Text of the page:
The mechanisms underlying the pathogenesis of chronic lung diseases, including chronic obstructive pulmonary disease (COPD) and idiopathic pulmonary fibrosis, remain incompletely understood. Mitochondria are vital cellular organelles crucial for energy generation, the maintenance of cellular metabolism, calcium homeostasis, intracellular signaling, and the regulation of cell death programs. Emerging evidence suggests that mitochondrial dysfunction plays a cardinal role in the initiation and progression of many human diseases, including chronic lung diseases. Upregulation of the autophagy program, a cellular adaptive mechanism for protein and organelle turnover, can occur in response to injury and may have a cell type-specific impact on the progression of disease. The selective autophagy subtype specific for mitochondria (mitophagy), regulated by PINK1 (phosphatase and tensin homolog-induced putative kinase 1), is a cellular response to accumulation of depolarized or injured mitochondria. Autophagy and mitophagy may be associated with either cellular protection or propagation of injury in a cell type-specific manner, and they may also be associated with modulation of cell death pathways. Genetic studies in mouse models have revealed opposing roles for PINK1 and/or mitophagy in the propagation of emphysema and fibrosis, whereas human studies have shown altered regulation of PINK1 in both idiopathic pulmonary fibrosis and COPD. We have also recently identified a role for mitophagy in regulating the cellular necroptosis program, with implications in COPD pathogenesis. Damage-associated molecular patterns released from injured mitochondria and/or necrotic cells may promote proinflammatory and profibrotic responses. In this review, we explore current experimental evidence for mitochondrial dysfunction as a key determinant in the pathogenesis of chronic lung diseases.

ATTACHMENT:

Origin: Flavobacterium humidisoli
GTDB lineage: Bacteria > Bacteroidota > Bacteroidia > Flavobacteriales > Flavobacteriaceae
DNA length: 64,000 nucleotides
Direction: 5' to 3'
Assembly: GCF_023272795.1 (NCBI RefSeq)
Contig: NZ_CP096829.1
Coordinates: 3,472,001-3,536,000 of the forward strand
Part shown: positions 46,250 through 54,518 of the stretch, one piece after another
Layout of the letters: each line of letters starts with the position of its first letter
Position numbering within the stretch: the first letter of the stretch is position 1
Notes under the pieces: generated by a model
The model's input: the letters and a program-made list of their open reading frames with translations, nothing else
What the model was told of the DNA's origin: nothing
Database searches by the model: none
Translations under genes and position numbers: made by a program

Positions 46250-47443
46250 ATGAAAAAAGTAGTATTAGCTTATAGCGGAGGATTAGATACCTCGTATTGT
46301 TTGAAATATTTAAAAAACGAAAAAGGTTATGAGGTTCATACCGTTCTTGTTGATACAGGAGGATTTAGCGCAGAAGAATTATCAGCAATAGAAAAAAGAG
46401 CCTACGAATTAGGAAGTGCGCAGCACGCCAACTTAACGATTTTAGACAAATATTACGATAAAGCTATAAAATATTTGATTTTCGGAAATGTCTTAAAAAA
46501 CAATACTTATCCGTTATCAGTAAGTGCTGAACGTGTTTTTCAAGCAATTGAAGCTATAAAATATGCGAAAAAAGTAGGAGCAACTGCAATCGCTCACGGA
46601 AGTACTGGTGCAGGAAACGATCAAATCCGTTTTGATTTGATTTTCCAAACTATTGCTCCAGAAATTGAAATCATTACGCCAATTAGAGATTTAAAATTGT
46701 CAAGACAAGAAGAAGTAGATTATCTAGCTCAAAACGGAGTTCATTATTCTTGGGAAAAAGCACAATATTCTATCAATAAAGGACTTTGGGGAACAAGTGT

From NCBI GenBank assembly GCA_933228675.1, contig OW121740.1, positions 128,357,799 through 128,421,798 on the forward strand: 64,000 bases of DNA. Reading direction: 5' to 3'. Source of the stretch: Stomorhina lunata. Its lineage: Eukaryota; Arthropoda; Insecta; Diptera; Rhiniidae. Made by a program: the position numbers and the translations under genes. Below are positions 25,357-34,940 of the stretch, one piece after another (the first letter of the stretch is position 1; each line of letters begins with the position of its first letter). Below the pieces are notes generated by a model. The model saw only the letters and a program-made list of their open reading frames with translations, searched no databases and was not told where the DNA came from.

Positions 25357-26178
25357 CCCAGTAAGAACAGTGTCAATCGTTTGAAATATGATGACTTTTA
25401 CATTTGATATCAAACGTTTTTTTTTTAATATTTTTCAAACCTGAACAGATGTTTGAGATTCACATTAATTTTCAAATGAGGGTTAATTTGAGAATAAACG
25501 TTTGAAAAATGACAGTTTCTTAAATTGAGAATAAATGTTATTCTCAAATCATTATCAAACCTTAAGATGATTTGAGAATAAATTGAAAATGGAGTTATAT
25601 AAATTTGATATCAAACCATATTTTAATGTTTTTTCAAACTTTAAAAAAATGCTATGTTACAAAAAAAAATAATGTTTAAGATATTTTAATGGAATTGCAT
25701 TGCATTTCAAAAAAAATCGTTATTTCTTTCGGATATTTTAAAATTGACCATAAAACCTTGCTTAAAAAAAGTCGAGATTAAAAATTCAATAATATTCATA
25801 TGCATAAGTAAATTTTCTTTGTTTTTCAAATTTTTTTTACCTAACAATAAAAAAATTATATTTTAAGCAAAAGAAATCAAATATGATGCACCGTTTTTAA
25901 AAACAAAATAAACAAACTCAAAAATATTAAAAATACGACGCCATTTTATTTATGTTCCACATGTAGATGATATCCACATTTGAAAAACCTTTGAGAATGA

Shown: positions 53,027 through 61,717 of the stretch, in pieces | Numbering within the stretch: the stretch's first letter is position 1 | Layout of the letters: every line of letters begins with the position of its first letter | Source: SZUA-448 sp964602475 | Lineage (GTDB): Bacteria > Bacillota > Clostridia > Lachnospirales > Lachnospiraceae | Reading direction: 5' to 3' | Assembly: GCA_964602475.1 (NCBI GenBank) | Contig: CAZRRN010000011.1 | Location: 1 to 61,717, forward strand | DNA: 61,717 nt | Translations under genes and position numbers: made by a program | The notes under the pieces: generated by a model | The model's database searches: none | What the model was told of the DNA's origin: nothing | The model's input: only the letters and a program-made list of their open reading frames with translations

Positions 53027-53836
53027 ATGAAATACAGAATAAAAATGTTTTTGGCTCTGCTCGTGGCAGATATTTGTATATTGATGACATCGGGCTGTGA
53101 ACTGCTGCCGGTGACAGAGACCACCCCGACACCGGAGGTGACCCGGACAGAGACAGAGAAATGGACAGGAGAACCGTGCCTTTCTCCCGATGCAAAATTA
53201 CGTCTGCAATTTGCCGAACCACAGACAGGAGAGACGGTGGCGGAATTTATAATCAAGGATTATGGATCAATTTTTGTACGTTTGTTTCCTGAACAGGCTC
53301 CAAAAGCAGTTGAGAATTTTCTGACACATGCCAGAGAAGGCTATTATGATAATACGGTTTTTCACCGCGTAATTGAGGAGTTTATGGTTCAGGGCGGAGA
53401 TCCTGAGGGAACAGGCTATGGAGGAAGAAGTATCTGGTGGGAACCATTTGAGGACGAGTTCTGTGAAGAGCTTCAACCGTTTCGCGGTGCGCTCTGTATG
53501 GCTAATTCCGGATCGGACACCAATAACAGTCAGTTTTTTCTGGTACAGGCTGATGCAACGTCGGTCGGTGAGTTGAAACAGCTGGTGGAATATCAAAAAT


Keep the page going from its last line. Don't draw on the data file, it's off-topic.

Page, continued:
- Chronic obstructive pulmonary disease
- Idiopathic pulmonary fibrosis
- Mitochondrial dysfunction
ASJC Scopus subject areas
- Pulmonary and Respiratory Medicine